It takes a great deal to break Dale Steyn’s spirit. In fact, whatever it takes has yet to be discovered or created. But omission from the starting XI against the West Indies in the Proteas’ do-or-die match against the West Indies in Nagpur on Friday might come as close as anything – on the field, at least.
The man who dominated fast bowling with over a decade with the number one ranking in the world has had a tough year, starting with the job-sharing scheme imposed by the SunrisersHyderabad in last year’s IPL when they added New Zealander Trent Bolt to their squad and used Steyn as a waiter for half the season.
Then, after 42 consecutive Tests without injury, the Phalaborwa Express suffered two serious, back-to-back injuries which robbed both him and his team of the chance to compete adequately in the four Test series against India and England.
Steyn’s disastrous two overs in the first match of the ICC T20 cost a whopping 35 runs and he was subsequently benched against Afghanistan. He took his medicine and acted like the complete professional he is – on the outside. But inside it hurt, a lot.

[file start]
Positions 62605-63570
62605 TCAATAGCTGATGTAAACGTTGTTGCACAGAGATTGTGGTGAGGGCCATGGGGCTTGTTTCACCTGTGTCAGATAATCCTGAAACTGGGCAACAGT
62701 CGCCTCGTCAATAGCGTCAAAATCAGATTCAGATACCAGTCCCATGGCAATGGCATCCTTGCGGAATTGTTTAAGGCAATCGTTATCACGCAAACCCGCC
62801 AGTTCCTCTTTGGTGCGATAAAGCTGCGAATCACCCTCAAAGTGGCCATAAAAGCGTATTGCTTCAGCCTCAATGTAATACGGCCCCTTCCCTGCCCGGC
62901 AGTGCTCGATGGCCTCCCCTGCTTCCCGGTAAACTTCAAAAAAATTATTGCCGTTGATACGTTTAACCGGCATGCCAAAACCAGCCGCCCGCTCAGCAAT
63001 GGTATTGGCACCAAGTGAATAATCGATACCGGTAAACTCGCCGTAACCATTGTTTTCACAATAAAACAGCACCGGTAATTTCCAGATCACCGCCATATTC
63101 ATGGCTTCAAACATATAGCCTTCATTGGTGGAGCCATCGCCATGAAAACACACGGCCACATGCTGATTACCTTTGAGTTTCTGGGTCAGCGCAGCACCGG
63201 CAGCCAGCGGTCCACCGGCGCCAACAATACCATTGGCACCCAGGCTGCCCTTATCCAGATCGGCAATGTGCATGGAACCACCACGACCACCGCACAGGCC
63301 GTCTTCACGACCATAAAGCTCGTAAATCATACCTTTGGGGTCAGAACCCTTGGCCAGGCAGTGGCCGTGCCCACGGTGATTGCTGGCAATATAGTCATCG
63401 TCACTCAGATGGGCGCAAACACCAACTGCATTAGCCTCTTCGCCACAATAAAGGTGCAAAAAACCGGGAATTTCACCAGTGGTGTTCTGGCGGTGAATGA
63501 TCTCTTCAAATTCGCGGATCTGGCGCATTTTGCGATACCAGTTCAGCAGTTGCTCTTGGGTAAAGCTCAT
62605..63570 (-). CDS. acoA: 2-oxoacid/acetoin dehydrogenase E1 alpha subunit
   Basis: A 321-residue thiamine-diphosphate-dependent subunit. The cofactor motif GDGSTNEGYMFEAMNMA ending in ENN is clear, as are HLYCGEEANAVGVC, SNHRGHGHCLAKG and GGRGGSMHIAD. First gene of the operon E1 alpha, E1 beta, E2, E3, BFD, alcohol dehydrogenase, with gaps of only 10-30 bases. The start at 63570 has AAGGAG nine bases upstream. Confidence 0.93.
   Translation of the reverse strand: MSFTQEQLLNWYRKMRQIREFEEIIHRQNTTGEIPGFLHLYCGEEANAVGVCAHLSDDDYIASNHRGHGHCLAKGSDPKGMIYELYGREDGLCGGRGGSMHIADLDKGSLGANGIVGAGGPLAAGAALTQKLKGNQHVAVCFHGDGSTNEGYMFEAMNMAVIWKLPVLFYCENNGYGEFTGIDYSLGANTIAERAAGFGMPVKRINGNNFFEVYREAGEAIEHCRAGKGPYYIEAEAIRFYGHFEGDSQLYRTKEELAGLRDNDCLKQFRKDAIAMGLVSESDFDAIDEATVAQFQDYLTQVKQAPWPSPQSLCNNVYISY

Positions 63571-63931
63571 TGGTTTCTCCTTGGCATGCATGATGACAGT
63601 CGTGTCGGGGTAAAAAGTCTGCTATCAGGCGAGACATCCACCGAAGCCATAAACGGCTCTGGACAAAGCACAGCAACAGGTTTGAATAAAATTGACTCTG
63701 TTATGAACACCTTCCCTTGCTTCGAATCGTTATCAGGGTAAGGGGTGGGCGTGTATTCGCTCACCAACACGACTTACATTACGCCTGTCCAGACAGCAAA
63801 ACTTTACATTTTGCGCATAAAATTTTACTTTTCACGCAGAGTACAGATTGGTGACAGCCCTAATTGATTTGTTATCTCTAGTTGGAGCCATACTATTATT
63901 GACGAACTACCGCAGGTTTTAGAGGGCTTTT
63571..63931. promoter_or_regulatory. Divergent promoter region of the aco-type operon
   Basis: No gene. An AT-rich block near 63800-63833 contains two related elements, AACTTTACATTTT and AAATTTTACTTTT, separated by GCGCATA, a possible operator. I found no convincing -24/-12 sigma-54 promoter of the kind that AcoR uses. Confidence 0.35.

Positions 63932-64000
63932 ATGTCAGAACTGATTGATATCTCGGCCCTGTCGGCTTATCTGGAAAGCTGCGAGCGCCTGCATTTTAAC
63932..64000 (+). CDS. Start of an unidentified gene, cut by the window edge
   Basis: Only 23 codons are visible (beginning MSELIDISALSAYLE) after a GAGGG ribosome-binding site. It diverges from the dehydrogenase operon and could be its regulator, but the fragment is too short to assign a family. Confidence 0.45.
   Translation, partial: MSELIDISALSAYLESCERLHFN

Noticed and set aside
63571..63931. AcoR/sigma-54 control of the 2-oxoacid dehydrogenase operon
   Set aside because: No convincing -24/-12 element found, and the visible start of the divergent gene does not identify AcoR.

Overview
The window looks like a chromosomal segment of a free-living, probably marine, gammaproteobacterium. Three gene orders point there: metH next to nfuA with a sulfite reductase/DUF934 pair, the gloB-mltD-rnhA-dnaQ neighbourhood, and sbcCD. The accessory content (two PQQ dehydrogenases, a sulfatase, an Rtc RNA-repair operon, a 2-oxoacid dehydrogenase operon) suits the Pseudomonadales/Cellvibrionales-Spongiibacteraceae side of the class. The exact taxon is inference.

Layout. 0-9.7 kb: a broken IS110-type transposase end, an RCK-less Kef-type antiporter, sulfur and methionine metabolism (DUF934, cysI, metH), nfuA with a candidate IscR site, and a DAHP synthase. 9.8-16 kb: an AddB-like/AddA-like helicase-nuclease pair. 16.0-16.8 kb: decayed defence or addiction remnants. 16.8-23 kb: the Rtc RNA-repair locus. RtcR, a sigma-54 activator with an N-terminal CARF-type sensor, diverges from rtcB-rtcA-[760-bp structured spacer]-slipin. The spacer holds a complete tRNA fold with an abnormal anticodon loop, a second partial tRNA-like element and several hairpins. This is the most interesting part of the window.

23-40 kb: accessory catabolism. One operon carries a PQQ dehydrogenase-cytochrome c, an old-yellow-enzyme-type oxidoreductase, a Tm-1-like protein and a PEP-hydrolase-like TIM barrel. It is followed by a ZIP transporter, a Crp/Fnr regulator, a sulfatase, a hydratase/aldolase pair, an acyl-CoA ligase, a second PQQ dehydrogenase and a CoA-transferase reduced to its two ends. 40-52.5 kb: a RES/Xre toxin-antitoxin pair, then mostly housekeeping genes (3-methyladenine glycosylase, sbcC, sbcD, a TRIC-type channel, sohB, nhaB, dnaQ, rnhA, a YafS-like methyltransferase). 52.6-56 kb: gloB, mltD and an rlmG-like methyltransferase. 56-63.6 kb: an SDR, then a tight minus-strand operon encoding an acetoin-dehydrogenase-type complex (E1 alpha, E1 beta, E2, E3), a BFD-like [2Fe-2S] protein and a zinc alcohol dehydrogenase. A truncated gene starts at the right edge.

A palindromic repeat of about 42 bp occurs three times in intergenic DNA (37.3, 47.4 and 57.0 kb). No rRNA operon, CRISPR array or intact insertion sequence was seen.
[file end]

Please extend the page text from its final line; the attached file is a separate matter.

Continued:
Now he is desperate to atone for the England game (in which he had a catch dropped in his first over which might have changed everything) but is uncertain of his place in the XI despite his phenomenal record at the Vidharba Cricket Association Ground.
He claimed his best Test figures of 7-51 there during a famous Test victory and then added another man-of-the-match award during the 2011 World Cup victory against England when he collected 5-50. His record for various teams during the IPL is no less impressive.
Conditions could hardly be more different for the West Indies match than they were for the first two matches but Steyn insists they are in his favour.
“At the Wankhede Stadium In Mumbai the equation was simple. It was all about scoring runs and the team which scored the most won the game.
“At the VCA Stadium here in Nagpur the equation is different – it’s about NOT scoring runs. The team which can restrict the opposition to the fewest runs wins the game.
“It may sound the same but there is a subtle and important difference. Here the bowlers come into the game a lot more and conditions are far more conducive to taking wickets because there is something for us to work with,” Steyn said.
“Wickets can fall in bunches, two or three at a time and suddenly the game has been turned upside down in the space of a couple of overs. The best way to restrict the opposition is by taking wickets and the onus on bowlers is different. We can adopt an attacking mindset rather than a defensive one,” Steyn said.
Steyn is still South Africa’s best bowler and the go-to man. He might have a bad day, nothing is guaranteed in sport. But leaving him on the bench would be utter folly.
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